Queen's University

University and School of Religion consider integration

 
2010-08-25
[Theological Hall, home of Queen's School of Religion]Theological Hall, home of Queen's School of Religion

The Principals of Queen’s University and Queen’s School of Religion (formerly Queen’s Theological College) have agreed in principle to enter into discussions to explore the possibility of fully integrating the School back into the University in 2012, the centenary of the current affiliation agreement between the then-Theological College and the University.

“I welcome the prospect of having these discussions and giving leadership to what could be a historic event where the University’s parent is brought back into the fold,” says Queen’s Principal Daniel Woolf.

Queen's was founded by the Presbyterian Church in 1841. In 1912, Queen's separated from the church in order to become eligible for provincial funding as a nondenominational institution, and the federal government of the day incorporated the original Theological College as a separate body.

School Principal Jean Stairs says these discussions will strengthen the School’s recently adopted strategic plan.

“We recently changed our name, after 169 years, from Queen’s Theological College to the Queen’s School of Religion in order to assume a broader academic mandate within the University and in response to our religiously diverse Canadian context,” says Principal Stairs.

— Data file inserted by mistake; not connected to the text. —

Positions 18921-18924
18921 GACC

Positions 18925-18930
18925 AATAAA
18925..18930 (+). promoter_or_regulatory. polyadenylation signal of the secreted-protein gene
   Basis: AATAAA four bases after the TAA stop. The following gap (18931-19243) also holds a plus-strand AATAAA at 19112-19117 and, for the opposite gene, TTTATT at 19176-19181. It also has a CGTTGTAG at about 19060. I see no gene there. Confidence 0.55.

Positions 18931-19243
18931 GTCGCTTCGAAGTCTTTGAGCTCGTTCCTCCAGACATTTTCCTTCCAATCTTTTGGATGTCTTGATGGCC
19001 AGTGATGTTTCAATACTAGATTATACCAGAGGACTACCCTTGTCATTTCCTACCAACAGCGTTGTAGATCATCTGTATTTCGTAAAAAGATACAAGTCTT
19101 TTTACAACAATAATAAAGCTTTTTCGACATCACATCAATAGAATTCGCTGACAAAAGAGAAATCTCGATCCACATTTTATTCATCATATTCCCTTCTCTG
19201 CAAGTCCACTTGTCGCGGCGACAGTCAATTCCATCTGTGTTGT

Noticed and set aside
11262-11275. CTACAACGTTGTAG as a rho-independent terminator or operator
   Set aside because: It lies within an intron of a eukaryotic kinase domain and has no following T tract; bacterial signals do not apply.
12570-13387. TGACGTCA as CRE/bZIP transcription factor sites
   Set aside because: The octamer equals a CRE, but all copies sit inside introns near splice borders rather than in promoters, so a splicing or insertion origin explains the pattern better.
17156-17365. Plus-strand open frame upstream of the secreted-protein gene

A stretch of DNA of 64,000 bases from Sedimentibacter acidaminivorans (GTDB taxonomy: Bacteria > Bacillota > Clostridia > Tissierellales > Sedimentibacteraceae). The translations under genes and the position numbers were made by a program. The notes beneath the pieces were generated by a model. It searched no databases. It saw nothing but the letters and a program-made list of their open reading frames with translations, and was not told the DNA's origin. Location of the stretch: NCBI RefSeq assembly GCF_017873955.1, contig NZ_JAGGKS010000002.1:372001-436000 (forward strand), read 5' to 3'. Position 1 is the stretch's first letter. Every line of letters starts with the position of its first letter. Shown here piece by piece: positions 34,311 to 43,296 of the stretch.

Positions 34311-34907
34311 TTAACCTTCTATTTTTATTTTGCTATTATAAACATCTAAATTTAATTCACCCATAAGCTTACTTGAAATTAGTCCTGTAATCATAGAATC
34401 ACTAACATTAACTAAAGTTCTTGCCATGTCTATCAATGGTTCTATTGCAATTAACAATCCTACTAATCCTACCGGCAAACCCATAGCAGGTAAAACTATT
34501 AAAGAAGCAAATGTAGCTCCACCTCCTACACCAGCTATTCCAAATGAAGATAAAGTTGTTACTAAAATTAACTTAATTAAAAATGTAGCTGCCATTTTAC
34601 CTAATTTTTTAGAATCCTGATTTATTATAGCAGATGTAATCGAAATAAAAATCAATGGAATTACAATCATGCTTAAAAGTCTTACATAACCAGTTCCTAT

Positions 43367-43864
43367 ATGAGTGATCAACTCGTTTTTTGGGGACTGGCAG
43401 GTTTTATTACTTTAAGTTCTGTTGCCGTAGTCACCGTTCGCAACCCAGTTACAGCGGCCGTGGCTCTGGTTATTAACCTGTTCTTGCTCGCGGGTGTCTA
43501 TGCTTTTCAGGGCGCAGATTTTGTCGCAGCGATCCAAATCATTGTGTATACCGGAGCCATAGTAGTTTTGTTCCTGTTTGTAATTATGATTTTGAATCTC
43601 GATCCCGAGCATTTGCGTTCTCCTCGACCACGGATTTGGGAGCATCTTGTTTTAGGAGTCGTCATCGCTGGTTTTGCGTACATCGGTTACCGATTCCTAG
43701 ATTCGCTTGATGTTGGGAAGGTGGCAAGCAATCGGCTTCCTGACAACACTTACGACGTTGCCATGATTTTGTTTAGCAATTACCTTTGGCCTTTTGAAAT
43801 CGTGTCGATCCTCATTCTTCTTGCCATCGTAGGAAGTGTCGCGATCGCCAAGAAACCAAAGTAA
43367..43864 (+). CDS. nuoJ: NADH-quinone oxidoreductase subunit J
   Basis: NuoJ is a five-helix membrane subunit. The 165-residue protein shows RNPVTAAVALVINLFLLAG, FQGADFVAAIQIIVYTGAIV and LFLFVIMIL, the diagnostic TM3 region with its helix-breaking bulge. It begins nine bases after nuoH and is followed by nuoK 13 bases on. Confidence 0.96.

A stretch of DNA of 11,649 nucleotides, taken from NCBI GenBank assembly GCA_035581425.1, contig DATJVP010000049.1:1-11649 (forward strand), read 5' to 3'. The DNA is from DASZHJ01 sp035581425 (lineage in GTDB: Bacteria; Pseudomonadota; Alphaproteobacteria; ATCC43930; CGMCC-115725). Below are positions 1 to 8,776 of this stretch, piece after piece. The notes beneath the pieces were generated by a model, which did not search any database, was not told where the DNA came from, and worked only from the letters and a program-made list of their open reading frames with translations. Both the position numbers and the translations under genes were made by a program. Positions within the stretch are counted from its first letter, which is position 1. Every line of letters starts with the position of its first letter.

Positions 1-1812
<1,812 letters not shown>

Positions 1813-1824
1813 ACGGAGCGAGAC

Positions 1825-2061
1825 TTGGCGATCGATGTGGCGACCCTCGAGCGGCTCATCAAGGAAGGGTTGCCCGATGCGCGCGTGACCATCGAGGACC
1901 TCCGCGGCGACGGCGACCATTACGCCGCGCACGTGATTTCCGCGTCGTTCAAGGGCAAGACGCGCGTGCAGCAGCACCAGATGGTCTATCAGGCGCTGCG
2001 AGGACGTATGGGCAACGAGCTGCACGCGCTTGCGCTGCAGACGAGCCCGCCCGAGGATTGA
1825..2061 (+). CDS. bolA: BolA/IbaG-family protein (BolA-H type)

The University and the School have had separate charters since 1912. Both charters will need to be reviewed as part of integration discussions.

The School’s other federal charter partner, The United Church of Canada, welcomes these discussions.

“It is my initial sense that this integration may well be of long-term benefit, ensuring continuing excellence in theological and religious studies programs,” says the Church's General Secretary Nora Sanders.

The integration will require the approval of both the University’s Board of Trustees and the Board of the Queen’s School of Religion. At a special meeting in late July, the School’s Board unanimously endorsed pursuing integration talks. The integration is expected to be cost-neutral.

Bruce Hutchinson, Chair of the Board of the Queen’s School of Religion, will convene regular Town Hall meetings for the School’s faculty, staff and students during the academic year to receive input and keep all parties fully informed. The Queen’s University Faculty Association, which represents the faculty of the School, will be invited to comment throughout the process.

The first town hall meeting will be held on Tuesday, August 31 at 1:00 pm in Room 209, Theological Hall.

“I look forward to working on a process that will see the School of Religion’s undergraduate and graduate programs in religious studies and theology as integral contributions to the academic life of Queen’s University,” says Mr. Hutchinson.

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